Even though I was the one who nudged my wife to get rid of the car, she seems to be appreciating it a lot more than I am. I love it, but she keeps remarking how good it is to be without a car—probably because until recently she was the main person using it. We both grew up in the suburbs, and both her parents and my parents had at least two cars at any given time. You had to drive to get to the grocery store, to get to the library, to get to a friend’s house, to get just about anywhere except the woods.
Once we moved to a city, we still needed a car. She was working in the city, but I was working about thirty minutes away by highway. Then, she was in school and needed to constantly lug things around, leave dangerous areas late at night, and be in several places around the bay within a short time period.
Now we finally both work in the city and can be without a car. We donated it a few weeks ago, and, as my wife keeps remarking, our life is a lot better (and less stressful) now. At a conservative estimate, we’re saving about $2000 a year (and we owned our car, so that does not include car payments). We walk more. My wife gets more reading done on the bus and waiting for the bus. I get dizzy when reading on moving vehicles, so I listen to music and just people-watch. We don’t have to worry about the car being broken into, the car not starting, the car getting ticketed (for street “cleaning”); the car insurance, the gas, parking, oil changes, registration, smog checks… the list just goes on and on.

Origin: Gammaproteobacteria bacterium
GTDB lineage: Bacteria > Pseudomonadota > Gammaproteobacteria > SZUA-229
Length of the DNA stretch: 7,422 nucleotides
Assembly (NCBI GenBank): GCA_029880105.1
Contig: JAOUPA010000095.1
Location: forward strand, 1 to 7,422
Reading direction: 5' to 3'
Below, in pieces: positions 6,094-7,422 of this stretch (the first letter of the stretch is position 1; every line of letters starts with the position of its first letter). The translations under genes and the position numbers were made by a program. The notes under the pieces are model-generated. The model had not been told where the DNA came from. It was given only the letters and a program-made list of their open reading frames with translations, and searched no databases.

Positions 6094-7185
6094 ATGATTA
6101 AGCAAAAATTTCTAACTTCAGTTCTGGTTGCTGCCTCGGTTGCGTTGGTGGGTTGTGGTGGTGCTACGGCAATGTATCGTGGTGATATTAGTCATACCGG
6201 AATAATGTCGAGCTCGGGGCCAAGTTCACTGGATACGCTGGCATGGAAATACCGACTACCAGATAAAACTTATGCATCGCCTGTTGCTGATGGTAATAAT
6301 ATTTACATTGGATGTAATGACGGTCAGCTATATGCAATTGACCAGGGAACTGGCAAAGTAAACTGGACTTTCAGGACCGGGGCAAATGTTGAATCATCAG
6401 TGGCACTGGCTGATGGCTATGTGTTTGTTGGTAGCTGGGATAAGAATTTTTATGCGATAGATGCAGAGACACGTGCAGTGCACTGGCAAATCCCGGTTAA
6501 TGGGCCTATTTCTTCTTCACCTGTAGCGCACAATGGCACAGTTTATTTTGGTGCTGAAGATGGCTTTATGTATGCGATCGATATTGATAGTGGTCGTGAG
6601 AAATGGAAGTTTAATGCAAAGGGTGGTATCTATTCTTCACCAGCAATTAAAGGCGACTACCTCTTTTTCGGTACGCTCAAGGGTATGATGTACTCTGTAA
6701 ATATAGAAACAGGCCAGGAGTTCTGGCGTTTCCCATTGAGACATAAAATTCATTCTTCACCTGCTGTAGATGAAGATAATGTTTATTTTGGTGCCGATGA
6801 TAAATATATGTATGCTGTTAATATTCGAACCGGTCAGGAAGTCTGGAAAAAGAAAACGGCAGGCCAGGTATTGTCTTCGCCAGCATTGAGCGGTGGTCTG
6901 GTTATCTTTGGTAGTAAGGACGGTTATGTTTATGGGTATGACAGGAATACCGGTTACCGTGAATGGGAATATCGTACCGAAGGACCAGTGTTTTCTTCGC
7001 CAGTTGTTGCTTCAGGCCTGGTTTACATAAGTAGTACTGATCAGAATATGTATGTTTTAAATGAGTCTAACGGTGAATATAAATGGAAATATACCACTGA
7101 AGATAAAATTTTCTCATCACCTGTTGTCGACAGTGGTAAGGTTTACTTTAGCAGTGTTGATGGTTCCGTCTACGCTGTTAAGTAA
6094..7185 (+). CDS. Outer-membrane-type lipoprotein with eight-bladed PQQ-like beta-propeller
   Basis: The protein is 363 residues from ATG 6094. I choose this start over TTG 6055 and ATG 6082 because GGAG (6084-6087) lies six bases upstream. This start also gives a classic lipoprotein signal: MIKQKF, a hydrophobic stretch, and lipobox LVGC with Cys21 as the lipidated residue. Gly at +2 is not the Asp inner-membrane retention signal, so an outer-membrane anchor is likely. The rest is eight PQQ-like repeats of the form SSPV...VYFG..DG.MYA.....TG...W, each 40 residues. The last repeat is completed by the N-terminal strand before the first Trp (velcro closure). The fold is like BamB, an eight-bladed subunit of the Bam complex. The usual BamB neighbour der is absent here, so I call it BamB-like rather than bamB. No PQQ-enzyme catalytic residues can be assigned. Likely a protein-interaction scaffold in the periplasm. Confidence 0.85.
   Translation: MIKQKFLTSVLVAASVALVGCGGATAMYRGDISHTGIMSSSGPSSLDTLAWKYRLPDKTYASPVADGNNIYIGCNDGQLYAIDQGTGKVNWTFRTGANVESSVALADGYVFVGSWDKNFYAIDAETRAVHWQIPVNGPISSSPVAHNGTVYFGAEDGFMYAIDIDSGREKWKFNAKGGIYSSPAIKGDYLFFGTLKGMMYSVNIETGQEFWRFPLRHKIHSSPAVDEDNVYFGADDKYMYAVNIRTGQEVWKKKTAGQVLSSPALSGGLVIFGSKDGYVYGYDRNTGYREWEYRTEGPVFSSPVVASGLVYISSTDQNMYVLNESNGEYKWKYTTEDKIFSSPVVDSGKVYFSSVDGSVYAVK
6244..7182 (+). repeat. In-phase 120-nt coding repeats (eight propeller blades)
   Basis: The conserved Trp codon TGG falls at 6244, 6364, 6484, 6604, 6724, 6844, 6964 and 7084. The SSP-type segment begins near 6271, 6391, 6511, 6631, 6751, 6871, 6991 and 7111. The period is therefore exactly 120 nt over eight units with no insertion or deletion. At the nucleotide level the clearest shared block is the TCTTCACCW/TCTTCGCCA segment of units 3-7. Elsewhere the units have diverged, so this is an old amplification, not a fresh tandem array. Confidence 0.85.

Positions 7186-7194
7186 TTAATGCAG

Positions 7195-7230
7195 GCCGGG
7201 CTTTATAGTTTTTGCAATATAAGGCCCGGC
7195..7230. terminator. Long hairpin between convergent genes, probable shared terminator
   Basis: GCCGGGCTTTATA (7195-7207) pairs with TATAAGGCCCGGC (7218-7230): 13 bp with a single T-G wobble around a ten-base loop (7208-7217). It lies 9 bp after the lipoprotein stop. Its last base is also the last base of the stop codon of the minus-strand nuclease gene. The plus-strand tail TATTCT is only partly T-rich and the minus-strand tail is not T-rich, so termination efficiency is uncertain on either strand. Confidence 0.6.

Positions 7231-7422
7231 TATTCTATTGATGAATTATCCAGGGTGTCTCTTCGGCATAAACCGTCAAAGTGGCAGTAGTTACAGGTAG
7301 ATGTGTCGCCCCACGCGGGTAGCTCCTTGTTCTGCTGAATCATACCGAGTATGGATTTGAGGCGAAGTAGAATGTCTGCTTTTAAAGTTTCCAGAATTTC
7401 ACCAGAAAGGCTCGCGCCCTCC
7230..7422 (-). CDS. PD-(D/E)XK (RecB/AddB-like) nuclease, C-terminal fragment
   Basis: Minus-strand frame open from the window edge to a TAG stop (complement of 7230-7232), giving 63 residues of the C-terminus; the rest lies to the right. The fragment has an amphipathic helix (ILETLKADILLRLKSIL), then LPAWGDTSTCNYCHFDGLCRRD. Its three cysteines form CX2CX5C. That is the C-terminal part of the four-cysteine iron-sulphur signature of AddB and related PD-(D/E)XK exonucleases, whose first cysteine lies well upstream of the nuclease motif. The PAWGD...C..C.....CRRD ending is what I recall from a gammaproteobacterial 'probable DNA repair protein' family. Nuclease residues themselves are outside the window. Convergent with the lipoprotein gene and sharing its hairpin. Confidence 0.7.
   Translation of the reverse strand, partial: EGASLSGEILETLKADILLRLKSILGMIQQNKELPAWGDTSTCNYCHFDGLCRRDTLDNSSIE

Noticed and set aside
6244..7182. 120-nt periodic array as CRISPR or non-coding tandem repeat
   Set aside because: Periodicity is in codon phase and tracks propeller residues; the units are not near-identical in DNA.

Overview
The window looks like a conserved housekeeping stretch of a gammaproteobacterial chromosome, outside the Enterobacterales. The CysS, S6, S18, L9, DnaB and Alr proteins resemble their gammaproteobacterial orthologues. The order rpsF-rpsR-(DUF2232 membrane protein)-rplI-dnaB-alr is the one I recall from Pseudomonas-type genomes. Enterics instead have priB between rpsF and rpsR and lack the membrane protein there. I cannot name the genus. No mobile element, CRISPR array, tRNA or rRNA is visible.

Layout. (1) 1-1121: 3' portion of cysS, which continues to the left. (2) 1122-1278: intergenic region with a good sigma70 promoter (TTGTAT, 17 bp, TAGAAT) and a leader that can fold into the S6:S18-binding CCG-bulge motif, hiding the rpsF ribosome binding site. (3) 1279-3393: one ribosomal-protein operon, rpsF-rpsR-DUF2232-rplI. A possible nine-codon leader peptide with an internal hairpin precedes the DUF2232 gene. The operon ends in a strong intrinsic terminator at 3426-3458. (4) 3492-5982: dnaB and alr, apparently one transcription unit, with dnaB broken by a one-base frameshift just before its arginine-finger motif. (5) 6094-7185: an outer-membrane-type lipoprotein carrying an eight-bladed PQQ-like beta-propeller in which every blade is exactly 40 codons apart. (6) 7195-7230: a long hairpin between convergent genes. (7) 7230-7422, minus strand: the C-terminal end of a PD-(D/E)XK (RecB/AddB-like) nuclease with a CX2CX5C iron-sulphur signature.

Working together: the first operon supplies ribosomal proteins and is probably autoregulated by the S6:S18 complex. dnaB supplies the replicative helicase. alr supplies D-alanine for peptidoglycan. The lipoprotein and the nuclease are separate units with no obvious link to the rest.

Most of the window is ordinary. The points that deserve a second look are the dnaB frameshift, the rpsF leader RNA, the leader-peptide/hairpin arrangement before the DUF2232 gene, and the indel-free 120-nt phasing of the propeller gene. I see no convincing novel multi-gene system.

If you live and work in a city and have ever considered going car-free, I would highly recommend it. I’d also highly recommend reading How to Live Well Without Owning a Car: Save Money, Breathe Easier, and Get More Mileage Out of Life by Chris Balish. We checked that book out of the library, and that was what assured us that taking that final step of actually getting rid of the car… wasn’t so scary after all.